what is signified by all these things no one can see except from the internal sense. From the details clearly seen therein according to the internal sense, it is evident that by 'locusts' are there signified reasonings from fallacies and the falsities thence derived, also confirmed by philosophical things. Thus also by the 'locusts' are signified the falsities which are in the extremes with man, and which are more earthly and corporeal than all other falsities; and by which man may be easily deceived and seduced, for he apprehends what is obvious to the senses, and with difficulty what is opposed to the senses.
 That it may be known that such is the signification of 'locusts,' the contents of this passage may be set forth in detail. The 'abyss out of which the locusts came up' denotes hell; the 'grass of the earth which they were not to hurt' denotes memory-knowledge; the 'tree' denotes the knowledges of good and truth; the 'men' denote the affections of good; their 'hurting these, and not the grass of the earth and the tree,' denotes that truth and good can be understood although the life is not in accordance therewith; 'they who have the seal upon their foreheads' denotes those who have been regenerated; their 'tormenting five months those who had not the seal of God upon their foreheads' denotes that they should vastate them; that 'the locusts were like horses prepared for war,' denotes reasonings from falsities, whereby there is combat against the truths of the church; 'crowns upon their heads like gold, and their faces as men's faces,' denotes that the reasonings appear like truth, and as it were from good; 'hair as of women, and teeth as the teeth of lions,' denotes the external things of the natural, that is, sensuous things, or the fallacies therein, which make an appearance of good; 'breastplates of iron' denote external things which make an appearance of truth; 'the voice of the wings like that of the chariots of many horses running to war,' denotes the falsities of doctrine from which and for which they fight; 'tails like scorpions and stings in their tails' denote the harm which such things bring; the 'king of the abyss' denotes infernal falsity; 'Abaddon' denotes perdition; 'Apollyon' denotes reasoning from falsities appearing as from truth, especially if by those who are believed wise it is confirmed by philosophical things wrongly applied, for the blind admiration of their wisdom leads to faith in them.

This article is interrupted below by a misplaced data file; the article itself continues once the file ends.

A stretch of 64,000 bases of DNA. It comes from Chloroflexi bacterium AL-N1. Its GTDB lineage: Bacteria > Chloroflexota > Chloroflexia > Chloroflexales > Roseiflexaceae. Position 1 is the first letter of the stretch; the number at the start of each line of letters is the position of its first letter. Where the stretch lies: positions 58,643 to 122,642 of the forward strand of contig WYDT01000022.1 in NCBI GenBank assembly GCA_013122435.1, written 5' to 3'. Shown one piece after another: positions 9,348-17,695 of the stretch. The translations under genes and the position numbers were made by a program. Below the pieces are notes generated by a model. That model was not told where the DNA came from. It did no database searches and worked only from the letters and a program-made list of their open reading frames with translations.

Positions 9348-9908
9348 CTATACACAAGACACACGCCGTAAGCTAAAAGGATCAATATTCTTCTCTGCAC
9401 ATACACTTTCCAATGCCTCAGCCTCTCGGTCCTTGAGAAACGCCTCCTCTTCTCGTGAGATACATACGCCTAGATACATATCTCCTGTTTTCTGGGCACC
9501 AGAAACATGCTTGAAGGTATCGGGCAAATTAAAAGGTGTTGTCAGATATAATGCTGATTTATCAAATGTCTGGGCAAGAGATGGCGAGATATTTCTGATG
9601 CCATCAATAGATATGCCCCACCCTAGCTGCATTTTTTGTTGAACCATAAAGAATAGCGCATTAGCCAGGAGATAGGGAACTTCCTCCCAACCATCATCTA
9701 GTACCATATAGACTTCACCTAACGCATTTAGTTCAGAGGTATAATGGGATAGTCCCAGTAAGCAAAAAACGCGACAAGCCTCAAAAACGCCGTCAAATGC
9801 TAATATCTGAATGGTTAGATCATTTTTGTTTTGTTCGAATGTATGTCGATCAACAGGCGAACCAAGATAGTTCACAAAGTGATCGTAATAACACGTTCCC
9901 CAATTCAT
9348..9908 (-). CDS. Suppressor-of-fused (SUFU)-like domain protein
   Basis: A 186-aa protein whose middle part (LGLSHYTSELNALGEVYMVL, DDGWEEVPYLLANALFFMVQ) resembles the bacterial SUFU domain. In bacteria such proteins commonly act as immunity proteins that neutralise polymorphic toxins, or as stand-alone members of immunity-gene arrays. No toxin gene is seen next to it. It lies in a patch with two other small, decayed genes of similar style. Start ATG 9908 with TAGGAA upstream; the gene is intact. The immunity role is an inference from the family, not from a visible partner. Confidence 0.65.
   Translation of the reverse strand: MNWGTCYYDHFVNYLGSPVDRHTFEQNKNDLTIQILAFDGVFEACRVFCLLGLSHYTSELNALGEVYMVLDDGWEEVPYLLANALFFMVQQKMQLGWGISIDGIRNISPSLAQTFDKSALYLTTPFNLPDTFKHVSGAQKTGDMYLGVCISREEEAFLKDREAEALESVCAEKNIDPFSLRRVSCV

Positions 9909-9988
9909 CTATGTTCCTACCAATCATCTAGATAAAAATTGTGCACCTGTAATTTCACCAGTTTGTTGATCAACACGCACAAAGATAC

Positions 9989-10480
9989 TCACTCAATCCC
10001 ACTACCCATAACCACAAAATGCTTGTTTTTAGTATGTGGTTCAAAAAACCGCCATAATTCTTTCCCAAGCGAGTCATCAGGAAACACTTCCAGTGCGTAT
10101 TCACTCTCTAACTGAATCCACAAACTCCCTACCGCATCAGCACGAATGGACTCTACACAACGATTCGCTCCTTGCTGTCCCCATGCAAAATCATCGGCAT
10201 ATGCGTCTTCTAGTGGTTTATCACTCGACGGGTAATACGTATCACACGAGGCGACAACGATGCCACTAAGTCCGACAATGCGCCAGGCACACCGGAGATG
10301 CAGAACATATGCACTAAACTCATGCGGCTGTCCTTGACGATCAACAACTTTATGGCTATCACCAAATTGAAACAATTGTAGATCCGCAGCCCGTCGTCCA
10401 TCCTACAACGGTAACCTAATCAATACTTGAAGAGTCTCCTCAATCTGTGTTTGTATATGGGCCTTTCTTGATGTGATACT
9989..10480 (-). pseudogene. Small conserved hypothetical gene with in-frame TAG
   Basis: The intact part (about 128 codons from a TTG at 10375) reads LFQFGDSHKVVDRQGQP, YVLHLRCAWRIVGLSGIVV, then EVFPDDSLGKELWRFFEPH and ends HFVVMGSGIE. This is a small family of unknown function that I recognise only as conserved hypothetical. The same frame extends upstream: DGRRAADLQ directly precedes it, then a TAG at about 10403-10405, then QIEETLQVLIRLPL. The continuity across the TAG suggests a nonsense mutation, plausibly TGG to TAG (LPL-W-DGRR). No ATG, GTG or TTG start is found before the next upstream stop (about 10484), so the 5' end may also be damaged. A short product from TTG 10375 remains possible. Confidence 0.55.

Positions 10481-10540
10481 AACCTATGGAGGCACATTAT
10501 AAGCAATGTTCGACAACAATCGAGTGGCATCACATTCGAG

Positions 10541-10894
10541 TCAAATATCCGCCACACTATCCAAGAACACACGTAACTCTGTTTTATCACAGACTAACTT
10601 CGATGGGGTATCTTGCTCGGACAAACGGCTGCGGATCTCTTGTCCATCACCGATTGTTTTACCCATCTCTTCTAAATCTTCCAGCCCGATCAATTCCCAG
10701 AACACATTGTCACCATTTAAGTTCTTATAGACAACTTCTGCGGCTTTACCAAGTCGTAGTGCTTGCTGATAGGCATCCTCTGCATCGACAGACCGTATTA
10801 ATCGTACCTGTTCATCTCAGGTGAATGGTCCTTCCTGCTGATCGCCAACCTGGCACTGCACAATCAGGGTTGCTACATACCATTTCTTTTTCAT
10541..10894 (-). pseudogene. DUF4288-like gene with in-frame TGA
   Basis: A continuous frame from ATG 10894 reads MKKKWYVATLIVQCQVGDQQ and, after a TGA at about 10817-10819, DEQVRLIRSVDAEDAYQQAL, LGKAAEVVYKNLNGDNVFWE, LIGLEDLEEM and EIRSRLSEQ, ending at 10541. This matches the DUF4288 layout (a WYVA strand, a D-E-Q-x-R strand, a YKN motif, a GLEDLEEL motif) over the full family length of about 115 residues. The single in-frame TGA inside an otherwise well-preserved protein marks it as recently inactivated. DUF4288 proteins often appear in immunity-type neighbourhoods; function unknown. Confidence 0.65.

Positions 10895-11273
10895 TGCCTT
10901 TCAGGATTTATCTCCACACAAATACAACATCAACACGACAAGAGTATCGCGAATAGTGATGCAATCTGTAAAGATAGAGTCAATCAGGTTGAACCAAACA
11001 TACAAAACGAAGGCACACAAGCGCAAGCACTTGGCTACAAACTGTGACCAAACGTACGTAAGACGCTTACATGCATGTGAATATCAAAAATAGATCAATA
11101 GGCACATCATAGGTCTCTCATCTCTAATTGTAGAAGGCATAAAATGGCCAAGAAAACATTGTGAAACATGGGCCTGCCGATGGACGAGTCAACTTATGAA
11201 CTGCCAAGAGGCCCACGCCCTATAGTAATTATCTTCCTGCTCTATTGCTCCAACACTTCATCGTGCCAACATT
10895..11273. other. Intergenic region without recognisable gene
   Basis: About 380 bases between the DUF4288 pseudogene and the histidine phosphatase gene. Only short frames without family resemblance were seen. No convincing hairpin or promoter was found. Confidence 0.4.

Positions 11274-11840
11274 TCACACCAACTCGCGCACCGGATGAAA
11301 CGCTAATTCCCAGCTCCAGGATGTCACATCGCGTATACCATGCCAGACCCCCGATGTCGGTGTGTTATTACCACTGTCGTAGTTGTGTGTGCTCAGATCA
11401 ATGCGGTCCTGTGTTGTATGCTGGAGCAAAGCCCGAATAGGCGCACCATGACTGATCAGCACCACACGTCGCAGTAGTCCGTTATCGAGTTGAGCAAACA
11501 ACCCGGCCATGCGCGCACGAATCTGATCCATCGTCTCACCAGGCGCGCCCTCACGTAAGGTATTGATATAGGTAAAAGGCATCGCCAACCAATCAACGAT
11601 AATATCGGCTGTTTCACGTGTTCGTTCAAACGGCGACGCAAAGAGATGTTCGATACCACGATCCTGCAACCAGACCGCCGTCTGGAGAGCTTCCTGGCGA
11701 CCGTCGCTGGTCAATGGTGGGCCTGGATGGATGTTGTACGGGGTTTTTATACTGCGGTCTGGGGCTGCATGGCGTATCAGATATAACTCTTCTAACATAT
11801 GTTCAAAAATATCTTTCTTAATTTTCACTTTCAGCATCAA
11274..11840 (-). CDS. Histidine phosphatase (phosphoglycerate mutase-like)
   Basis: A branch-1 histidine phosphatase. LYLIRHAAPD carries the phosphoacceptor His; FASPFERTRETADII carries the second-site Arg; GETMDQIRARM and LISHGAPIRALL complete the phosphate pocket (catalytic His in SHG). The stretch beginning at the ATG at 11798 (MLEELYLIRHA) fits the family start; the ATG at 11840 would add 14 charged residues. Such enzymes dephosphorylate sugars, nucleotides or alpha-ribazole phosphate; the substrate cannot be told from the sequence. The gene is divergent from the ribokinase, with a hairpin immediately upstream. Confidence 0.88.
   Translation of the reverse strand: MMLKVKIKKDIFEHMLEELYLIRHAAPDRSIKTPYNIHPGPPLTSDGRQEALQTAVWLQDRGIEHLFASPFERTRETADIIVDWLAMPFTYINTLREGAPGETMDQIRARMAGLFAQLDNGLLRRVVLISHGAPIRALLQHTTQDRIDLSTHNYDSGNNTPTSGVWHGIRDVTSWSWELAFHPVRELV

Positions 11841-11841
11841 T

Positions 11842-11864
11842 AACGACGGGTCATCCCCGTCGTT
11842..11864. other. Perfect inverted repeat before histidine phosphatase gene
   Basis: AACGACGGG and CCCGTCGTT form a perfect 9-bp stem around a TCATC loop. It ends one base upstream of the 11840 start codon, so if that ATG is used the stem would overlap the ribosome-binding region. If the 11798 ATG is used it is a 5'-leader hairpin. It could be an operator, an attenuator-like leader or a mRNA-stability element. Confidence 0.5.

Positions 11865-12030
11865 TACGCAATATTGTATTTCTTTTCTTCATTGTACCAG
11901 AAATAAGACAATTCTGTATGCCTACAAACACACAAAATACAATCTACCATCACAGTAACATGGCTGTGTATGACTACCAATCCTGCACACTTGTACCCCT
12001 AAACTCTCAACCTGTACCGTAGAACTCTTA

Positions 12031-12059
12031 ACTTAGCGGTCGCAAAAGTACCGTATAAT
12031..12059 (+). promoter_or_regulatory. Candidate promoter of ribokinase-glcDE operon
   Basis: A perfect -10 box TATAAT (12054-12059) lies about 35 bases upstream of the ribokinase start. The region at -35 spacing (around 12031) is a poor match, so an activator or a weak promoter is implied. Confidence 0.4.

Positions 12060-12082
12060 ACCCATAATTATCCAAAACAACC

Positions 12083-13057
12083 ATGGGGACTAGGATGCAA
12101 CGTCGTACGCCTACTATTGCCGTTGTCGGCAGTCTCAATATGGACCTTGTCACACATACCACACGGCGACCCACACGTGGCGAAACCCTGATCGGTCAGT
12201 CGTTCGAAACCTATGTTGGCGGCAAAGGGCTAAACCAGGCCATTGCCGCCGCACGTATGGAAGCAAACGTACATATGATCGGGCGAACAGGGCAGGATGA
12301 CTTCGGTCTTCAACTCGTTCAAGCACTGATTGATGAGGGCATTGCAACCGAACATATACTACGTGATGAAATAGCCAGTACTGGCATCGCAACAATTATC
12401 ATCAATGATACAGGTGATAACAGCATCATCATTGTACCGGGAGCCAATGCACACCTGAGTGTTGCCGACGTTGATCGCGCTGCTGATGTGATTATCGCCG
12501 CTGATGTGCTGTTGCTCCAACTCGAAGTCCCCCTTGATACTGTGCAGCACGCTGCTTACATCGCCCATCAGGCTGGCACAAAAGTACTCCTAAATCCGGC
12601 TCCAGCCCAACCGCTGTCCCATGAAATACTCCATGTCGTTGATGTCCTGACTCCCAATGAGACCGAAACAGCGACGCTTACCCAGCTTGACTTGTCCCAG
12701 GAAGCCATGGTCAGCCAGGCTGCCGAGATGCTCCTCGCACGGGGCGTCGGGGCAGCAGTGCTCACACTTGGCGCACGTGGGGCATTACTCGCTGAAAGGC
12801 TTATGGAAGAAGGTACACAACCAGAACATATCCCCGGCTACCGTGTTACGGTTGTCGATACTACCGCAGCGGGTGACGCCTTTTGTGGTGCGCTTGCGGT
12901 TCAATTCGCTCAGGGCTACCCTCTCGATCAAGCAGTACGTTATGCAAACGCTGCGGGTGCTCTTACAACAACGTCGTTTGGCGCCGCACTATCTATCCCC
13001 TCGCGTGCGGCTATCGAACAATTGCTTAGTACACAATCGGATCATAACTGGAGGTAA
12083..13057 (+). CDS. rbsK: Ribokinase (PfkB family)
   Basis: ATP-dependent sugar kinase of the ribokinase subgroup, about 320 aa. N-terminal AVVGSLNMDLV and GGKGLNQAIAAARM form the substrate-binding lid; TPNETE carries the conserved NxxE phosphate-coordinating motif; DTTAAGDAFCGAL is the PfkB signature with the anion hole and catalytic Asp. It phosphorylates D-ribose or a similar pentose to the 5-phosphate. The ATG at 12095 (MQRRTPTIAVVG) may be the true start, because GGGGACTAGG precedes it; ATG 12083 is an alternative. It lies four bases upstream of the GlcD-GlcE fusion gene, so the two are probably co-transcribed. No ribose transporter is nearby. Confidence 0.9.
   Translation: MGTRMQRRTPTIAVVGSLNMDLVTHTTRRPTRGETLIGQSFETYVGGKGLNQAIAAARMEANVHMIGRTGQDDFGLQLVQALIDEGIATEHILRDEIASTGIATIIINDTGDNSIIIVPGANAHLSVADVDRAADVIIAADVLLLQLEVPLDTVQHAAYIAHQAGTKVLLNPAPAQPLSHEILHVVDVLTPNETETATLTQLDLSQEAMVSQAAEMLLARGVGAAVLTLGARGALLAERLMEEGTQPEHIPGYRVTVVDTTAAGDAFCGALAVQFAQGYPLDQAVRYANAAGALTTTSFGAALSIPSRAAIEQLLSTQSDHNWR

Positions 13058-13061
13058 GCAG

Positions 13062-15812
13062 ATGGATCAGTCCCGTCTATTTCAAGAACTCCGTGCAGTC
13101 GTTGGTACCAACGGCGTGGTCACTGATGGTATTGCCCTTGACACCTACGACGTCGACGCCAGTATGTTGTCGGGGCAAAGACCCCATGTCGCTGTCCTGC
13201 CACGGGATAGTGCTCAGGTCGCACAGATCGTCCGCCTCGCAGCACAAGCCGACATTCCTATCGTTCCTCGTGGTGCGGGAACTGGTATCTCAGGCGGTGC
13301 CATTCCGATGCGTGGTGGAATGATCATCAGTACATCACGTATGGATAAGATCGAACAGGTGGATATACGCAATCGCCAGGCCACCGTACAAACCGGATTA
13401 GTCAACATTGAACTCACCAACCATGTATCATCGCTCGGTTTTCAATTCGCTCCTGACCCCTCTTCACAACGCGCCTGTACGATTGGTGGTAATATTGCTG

By the 'locust' in a good sense is signified ultimate and most general truth, and also its pleasantness; hence John's food was 'locusts and wild honey' (Matt. 3:4; Mark 1:6). These were his food for the reason that John represented the Word, and by his food, as also by his clothing which was of camel's hair with a leathern girdle, he represented the Word in the external sense, for external pleasantness is signified by the 'locust and wild honey' (n. 5620); and external truth by the 'garment of camel's hair' and by the 'leathern girdle' (n. 3301). Hence it is that by John is meant Elias, who was to come and announce the advent of the Lord. 'Elias' denotes the Word, (n. 2135a, 2762, 5247). Locusts are among the small animals to be eaten, (Lev. 11:22). [AC7643]